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caption: Low rental vacancy rates put pressure on rents. credit: Shana Johnstone
Among many other recent changes to the Residential Tenancy Act and Residential Tenancy Branch processes, new rental rate limitations are looking out for BC's renters.
Prior to the changes, the Residential Tenancy Regulation let landlords apply to increase rents above the maximum allowed where a unit's rent was significantly lower than similar units in the same geographic area.
"Often the threat of an application to raise the rent 50% or more was enough to pressure tenants into agreeing to smaller increases that were still well above the maximum. Tenants reasonably worried their landlords might succeed in such applications given that rents around them were rising rapidly," explains Zuzana Modrovic of the Tenant Resource and Advisory Centre (TRAC). "This led to a somewhat absurd result-landlords could use the threat of a geographic rent increase application to pressure tenants to agree to increases above the legislated limit, and then use those higher rental rates as part of their evidence to support their applications for geographic rent increases for tenants who did not agree."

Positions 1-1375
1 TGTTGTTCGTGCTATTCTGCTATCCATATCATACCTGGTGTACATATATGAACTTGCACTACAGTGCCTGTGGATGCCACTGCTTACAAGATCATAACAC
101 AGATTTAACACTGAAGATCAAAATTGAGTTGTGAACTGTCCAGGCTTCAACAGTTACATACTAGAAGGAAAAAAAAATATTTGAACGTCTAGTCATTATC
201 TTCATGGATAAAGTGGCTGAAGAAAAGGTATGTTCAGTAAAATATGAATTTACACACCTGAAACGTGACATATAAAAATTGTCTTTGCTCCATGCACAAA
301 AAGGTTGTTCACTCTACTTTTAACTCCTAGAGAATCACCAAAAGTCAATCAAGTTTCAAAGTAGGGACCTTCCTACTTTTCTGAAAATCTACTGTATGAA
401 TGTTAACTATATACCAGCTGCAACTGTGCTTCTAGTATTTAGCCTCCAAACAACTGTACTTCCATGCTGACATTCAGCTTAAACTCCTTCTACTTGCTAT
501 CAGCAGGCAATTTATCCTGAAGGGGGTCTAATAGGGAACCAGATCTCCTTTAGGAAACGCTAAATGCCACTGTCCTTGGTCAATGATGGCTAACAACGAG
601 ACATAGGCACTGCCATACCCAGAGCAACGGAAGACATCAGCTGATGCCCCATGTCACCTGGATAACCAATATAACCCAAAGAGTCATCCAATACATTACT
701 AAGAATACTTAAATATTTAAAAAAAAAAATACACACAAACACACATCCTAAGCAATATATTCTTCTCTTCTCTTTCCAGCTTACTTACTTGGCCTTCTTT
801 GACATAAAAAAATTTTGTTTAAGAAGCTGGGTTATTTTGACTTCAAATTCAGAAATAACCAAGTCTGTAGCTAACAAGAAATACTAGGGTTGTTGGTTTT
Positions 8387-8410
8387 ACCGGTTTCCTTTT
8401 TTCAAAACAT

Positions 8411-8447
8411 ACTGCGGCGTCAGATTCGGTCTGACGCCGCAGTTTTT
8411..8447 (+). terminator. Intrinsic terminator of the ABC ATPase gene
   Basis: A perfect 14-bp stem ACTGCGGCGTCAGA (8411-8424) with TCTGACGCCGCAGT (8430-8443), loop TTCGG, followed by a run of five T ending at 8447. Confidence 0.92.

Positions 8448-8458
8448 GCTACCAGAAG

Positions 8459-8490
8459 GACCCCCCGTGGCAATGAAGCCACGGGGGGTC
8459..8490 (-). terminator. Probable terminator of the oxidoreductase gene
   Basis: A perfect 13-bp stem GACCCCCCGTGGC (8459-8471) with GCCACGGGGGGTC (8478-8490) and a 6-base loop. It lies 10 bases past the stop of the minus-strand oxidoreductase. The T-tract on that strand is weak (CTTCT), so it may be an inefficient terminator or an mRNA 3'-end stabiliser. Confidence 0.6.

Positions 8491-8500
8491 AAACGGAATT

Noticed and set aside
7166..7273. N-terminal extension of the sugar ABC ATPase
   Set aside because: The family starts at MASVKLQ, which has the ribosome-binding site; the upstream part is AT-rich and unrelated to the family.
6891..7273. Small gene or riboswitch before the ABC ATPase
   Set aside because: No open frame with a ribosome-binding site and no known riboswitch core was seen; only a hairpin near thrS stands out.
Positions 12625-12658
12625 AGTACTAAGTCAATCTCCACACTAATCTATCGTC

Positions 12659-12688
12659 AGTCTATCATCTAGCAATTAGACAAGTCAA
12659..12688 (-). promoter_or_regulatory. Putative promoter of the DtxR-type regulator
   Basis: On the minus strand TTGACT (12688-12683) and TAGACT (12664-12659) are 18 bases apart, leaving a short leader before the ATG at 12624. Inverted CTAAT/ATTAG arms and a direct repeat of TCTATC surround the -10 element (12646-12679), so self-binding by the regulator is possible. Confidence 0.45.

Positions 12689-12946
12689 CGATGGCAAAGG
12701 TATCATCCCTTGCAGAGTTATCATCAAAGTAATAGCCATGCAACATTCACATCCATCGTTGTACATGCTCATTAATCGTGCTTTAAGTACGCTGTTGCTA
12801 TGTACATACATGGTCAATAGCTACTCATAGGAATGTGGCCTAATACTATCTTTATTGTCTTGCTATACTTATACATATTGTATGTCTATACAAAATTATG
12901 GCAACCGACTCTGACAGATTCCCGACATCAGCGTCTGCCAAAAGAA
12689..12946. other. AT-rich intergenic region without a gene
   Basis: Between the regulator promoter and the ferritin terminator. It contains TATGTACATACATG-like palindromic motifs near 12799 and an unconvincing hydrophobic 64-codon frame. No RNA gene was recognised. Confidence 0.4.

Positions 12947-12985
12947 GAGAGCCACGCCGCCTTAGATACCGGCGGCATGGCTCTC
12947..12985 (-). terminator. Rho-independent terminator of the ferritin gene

Geographic rent increases were eliminated altogether in December 2017.
Another change affecting rental rates is the result of the new Rental Housing Task Force, appointed in 2018 to recommend changes to rental housing legislation. Its first recommendation to government was to change the formula for allowable rent increases from inflation plus 2% to inflation only.
|Download Spring 2019|
Read more about rental rates, vacate clauses, landlord-use evictions, tenant compensation, and more in Modrovic's "Recent Changes to Residential Tenancy Law" in the Spring 2019 edition of Input. Download Spring 2019
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